4) God on Trial- I originally saw in this its movie version, but as a play it was even more emotional. The basic story line is that a group of Jews during World War Two at a concentration camp have an emotionally heated but also quite substantial debate over whether the God of Israel is guilty of breaking his covenant with the Jewish people, due to the fact that their survival as a group is now severely in question. The ‘trial’ is also an excellent reflection upon the diversity of the Jewish people throughout Europe, from those who did not know they were Jewish, to the younger intellectuals, and to the older village rabbis. Most of all, what I really enjoyed about the story was how much it actually covered concerning the topic of theodicy/problem-of-evil without being overtly academic or heavy-handed. Its a really excellent script for anyone dealing with the problem-of-evil or the problem-of-suffering both in an intellectual and emotional way.

5) Hamlet- As my favourite of the Shakespeare plays, I knew I had to see a live production of this. Along with two other really good friends of mine, I saw the famous play take place in a surveillance society- the apparitions appeared on security cameras, several conversations were done over Skype, and scary techno music played the entire time. Most impressive was that the entire play was played by three actors who continually changed characters! So good.

          Aside from all the joys of the Fringe festival however, I’ve had a really great time saying goodbye to many of my classmates and people from church. ‘Everyone has a season in their life when they don’t know quite what the next step is, and now its my turn’ is what I would say to each of them in order to explain how, while I have decided to pursue the ministry, its not something they let one into very easily, and in the meantime I gotta pay some mean student debt. If I should work a retail job, I would really love a bookstore, so quite and peaceful. The smell of new book pages, helping customers find the ‘right’ next read, watching those in the coffee area attempt to write their own masterpieces- in many ways the bookstore is the university of the layman. But all and all, I just need to hustle, in the good ole’ fashion sense. I’m in the process of my second album, which, in order to get SOME revenue, I am going to have to sell, as opposed to letting people download it for free- I can’t afforded that right now (hahahaha). I’m going to try and send more of my many pieces I’ve written on this blog to various publishers, magazines, online stuff and what not, and see if I really could pursue writing or some king of journalism as a legitimate careers option- lord knows most media outlets have poor correspondents on religion. I’ll hopefully be giving some more sermons at my home congregation- I have this one three-part series in mind on the ‘two Christians’, the prophet and the custodian, and why we need both (don’t worry, it’ll sound a lot more profound once I’ve worked it all out :p ). Who knows what else I’ll pursue, but I got make the dough by almost any avenue possible over the next year to significantly decrease this over-bearing debt. Unless the revolution goes down, I gotta play the game.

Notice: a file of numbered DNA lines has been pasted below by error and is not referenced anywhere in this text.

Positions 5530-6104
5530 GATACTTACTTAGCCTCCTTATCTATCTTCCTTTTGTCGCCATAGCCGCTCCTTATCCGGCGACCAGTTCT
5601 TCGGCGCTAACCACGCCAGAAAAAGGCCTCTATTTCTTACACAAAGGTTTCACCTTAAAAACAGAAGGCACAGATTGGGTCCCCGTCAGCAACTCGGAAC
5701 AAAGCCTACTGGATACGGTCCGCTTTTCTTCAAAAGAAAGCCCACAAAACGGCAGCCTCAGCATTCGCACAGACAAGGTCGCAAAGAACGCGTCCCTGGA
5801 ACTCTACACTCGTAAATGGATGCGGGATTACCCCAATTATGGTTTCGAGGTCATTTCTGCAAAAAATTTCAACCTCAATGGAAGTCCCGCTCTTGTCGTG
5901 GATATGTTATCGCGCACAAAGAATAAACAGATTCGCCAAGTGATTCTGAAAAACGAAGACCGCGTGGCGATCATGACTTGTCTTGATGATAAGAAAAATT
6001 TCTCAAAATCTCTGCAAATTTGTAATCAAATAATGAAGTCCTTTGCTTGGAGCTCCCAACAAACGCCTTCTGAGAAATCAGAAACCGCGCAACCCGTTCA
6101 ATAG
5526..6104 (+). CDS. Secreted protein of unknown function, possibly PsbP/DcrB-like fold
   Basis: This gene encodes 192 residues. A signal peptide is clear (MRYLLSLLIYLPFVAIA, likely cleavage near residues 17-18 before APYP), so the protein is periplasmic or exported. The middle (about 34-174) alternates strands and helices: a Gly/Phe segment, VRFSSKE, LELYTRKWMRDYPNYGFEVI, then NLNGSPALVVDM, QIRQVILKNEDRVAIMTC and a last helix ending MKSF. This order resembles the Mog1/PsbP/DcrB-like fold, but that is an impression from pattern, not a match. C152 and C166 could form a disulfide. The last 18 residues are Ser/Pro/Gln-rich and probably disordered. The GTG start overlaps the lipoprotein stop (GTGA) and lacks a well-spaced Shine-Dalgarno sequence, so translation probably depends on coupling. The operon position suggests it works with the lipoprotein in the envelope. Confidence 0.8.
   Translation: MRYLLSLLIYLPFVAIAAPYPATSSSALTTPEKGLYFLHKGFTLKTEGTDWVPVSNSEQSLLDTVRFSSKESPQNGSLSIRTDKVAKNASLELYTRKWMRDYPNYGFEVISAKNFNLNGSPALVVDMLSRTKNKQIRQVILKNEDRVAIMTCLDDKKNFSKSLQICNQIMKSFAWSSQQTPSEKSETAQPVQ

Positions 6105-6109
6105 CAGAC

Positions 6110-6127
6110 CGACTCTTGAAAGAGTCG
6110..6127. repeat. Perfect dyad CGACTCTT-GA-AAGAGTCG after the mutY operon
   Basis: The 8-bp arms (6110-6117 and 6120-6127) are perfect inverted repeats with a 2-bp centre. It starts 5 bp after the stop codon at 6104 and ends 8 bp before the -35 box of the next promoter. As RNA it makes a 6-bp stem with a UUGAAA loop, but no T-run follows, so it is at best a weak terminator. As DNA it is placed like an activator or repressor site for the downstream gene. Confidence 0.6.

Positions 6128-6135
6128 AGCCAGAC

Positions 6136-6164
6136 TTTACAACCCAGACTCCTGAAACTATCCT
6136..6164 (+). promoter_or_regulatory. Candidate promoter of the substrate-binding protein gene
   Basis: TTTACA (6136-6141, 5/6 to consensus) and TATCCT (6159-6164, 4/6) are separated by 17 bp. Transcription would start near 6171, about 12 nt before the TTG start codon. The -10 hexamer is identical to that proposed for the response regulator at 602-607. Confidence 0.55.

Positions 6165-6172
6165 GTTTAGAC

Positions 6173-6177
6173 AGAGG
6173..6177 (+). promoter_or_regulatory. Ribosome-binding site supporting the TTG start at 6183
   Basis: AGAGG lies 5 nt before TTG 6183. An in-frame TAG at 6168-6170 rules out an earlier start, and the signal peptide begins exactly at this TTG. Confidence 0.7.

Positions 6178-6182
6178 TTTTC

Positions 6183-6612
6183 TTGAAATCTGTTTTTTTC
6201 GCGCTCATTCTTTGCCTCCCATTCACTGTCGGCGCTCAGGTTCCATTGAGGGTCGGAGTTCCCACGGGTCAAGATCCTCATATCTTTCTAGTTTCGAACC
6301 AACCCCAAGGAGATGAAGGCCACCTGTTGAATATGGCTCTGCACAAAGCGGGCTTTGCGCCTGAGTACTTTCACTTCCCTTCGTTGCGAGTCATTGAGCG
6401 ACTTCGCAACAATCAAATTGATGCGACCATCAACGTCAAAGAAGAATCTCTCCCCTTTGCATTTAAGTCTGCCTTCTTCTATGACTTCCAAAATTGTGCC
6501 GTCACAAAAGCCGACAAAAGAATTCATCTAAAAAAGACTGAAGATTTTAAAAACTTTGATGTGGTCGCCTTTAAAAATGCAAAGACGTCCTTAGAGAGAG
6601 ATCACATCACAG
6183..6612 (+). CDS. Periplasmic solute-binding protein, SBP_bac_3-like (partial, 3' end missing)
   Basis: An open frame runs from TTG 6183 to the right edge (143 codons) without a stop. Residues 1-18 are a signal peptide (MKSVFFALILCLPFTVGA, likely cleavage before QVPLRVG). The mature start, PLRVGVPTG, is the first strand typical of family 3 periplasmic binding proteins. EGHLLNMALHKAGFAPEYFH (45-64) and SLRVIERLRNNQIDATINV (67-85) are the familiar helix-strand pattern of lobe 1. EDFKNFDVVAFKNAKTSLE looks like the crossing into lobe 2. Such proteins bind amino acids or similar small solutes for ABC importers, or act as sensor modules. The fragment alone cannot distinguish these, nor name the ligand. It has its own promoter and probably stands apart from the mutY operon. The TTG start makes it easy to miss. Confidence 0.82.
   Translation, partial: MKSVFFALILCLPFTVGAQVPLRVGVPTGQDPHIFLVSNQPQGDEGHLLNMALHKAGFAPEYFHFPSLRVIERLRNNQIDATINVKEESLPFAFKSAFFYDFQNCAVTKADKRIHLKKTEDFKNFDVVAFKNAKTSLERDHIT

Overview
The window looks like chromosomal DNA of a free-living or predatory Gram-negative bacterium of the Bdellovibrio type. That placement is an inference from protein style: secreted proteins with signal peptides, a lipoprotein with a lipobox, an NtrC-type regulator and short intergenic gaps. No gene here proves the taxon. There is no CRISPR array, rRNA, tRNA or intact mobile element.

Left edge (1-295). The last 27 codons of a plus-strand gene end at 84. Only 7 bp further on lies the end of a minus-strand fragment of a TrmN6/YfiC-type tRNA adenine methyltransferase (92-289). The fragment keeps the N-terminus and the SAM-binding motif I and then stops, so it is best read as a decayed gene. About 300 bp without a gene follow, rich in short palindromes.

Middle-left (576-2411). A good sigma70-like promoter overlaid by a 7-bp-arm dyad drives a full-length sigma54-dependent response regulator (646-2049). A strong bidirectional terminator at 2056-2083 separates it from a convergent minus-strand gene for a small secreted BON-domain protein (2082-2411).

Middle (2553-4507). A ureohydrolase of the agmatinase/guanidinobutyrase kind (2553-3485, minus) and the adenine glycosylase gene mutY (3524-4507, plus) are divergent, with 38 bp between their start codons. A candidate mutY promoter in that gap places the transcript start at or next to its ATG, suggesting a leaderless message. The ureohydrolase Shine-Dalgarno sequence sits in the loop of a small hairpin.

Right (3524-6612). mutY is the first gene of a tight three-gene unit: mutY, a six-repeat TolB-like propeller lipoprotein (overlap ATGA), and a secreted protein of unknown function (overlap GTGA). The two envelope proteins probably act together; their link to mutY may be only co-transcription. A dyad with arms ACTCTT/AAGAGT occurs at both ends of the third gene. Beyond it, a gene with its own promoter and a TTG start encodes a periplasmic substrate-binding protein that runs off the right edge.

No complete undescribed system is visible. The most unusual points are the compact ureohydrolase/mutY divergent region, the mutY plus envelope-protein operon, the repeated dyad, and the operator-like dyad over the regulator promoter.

How should I end this? Well, I hope and am near certain that this will not be ‘goodbye’ forever, only the next little while. I have appreciate the generosity of many of the saints here such as David Dixon, Paul Barlow, Ray and Julia Kelly, Thom and Caroline Cunningham, Michael Reed, Tobi Oladipo, Nathan Nixon, the entire Gaspar family, Dr. Helen Bond- for being such a great supervisor- my classmates, Danny Daley, Elena Dugan, Elizabeth Corsar, Edel Ni Chorragain; my flatmates, Ryan DeMarco, Sida Wang, Leo Kitagawa, Yichirin Jin (who is honestly the weirdest person I have ever met, LOL)….and so many others! I love you all very much 😀 I’ll be sure to write a pt. 8 epilogue of this to let everyone know how I’ve settled in Toronto and I will put up my dissertation for everyone who wishes to read it once it is marked!

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PEACE!!!